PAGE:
Name______Date______Pd.__ History and Arrangement

Arranging the Elements Suppose you went to the video store and all the videos were mixed together. How could you tell the comedies from the action movies? If the videos were not arranged in a pattern, it would be difficult to find the movie you wanted!

Scientists in the early 1800s had a similar problem. At that time, scientists knew some of the properties of more than 60 elements. However, no one had organized the elements according to these properties. Organizing the elements according to their properties would help scientists understand how elements interact with each other.

Scientists recognized similarities and patterns in the properties of elements, and some scientists proposed classification schemes. In 1817, Johann Döbereiner (1780-1849) realized that , , and have similar properties and that the atomic weight of strontium is about halfway between the other two elements. He called this the “law of triads.” He discovered other sets of three elements that followed this law, such as , , and , and , , and .

Between 1829 and 1858, several scientists worked on the idea of triads. They discovered that the chemical relationship extended beyond groups of three. was added to the ; , sulfur, selenium, and tellurium were grouped into a family; and , phosphorous, , , and were grouped into a family.

The first comprehensive arrangement of the elements showing the repetition of chemical and physical properties was published in 1862 by French geologist A.E. Beguyer de Chancourtois. De Chancourtois positioned the elements on a cylinder in order of increasing atomic weight. When he arranged the elements so that there were 16 on the cylinder per turn, be noted that closely related elements lined up vertically.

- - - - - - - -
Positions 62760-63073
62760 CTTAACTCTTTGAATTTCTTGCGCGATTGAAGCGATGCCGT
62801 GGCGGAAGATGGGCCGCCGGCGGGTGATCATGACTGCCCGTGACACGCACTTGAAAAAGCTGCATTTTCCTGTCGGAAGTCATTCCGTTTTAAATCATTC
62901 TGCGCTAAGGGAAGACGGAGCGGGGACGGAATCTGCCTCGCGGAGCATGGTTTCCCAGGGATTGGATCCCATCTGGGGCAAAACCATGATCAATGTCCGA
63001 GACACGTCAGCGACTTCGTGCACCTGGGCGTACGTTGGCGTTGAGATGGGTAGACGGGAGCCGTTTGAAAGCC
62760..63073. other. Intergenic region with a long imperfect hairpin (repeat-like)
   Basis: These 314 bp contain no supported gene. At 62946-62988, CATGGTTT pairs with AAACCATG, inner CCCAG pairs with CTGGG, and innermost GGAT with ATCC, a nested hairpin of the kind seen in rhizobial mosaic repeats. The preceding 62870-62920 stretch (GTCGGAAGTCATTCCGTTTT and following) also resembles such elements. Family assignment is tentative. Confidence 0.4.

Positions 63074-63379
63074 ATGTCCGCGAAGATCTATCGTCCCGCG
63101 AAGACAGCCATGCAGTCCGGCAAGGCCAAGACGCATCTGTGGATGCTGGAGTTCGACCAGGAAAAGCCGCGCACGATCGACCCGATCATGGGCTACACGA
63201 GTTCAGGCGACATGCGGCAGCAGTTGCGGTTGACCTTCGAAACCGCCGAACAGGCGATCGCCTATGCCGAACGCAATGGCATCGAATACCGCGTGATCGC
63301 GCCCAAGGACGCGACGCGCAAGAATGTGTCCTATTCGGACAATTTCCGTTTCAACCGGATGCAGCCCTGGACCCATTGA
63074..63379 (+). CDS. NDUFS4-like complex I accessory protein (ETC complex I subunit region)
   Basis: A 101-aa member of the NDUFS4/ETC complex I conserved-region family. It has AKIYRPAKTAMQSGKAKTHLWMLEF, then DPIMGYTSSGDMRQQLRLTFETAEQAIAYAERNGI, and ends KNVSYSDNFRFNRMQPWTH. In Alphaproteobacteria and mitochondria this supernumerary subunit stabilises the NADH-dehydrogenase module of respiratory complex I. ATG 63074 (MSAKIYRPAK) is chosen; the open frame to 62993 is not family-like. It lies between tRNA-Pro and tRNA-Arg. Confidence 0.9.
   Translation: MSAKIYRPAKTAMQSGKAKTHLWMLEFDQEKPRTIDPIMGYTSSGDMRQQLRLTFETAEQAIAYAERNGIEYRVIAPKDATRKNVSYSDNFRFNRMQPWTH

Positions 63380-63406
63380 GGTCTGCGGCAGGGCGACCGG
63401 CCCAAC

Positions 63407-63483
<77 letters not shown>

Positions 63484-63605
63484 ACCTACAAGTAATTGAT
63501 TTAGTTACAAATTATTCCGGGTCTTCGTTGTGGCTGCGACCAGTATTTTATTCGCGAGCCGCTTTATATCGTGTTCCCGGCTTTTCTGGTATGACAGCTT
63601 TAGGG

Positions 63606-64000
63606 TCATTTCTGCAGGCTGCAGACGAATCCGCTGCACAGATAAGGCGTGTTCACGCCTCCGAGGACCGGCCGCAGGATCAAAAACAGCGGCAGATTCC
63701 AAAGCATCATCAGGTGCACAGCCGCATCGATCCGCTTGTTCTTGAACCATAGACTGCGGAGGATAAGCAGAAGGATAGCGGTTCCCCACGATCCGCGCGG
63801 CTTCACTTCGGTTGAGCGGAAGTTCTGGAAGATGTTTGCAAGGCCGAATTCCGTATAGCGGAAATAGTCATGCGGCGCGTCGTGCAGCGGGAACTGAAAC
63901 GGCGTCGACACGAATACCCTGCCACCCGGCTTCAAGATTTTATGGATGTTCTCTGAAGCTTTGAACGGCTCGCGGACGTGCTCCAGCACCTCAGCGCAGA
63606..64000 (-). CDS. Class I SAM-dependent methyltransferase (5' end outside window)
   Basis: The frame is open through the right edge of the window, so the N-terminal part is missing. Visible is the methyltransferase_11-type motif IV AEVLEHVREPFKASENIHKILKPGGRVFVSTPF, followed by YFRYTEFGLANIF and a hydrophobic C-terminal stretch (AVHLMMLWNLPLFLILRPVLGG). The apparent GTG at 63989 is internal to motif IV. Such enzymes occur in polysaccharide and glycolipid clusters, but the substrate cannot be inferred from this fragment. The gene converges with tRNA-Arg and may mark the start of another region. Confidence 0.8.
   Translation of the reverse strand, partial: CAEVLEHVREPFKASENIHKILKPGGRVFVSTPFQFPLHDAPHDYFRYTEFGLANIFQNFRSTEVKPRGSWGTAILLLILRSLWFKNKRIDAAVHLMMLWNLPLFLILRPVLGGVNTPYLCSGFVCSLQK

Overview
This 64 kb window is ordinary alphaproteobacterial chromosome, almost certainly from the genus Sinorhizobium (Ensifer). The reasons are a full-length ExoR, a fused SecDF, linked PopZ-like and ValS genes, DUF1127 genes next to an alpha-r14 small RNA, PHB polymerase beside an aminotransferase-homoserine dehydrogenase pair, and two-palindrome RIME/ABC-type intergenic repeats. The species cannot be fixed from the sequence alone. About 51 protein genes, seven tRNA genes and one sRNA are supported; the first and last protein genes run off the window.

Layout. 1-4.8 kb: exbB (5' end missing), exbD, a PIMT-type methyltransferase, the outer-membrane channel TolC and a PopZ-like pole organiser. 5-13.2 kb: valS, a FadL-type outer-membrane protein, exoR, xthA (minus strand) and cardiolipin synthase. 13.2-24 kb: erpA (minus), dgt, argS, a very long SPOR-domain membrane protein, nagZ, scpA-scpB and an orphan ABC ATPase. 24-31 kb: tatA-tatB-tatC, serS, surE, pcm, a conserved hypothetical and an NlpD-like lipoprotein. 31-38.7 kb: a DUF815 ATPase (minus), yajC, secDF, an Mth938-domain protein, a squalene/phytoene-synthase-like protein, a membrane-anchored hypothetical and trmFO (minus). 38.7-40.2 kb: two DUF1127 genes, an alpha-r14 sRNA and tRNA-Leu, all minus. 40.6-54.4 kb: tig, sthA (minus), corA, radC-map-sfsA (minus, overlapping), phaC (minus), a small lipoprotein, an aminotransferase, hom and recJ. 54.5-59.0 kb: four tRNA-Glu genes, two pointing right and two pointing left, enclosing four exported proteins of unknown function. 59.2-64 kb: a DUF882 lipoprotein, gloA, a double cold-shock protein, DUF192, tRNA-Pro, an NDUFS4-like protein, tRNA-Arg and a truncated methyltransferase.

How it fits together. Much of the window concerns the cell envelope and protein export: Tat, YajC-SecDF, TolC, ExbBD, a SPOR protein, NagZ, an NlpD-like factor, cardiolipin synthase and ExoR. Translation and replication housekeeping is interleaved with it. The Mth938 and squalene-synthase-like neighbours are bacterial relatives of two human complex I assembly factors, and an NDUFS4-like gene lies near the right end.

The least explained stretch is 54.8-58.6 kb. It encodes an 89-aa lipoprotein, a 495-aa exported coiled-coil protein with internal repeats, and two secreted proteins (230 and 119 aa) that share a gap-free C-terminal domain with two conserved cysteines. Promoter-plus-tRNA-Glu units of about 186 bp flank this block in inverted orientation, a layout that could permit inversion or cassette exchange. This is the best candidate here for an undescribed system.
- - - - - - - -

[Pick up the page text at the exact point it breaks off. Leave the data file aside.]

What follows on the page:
John Newlands Noticed A Periodic Pattern Elements vary widely in their properties, but in an orderly way. In 1865, the English arranged the known elements according to their properties and in order of increasing atomic . He placed the elements in a table.

As he studied his arrangement, Newlands noticed that all of the elements in a given row had similar chemical and physical properties. Because these properties seemed to repeat every eight elements, Newlands called this pattern the law of octaves. This proposed law met with some skepticism when it was first presented, partly because at the time did not know enough about to be able to suggest a physical basis for any such law.

The Father of the Periodic Table? Two chemists, a German named Lothar Meyer (1830-1895) and a Russian chemist named (1834-1907) produced – completely independently of each other – nearly identical tables of the elements at almost the same time. Unfortunately for Meyer, Mendeleev’s table was published in 1869, a year before Meyer’s table, and Mendeleev received credit for the first modern periodic table of the elements.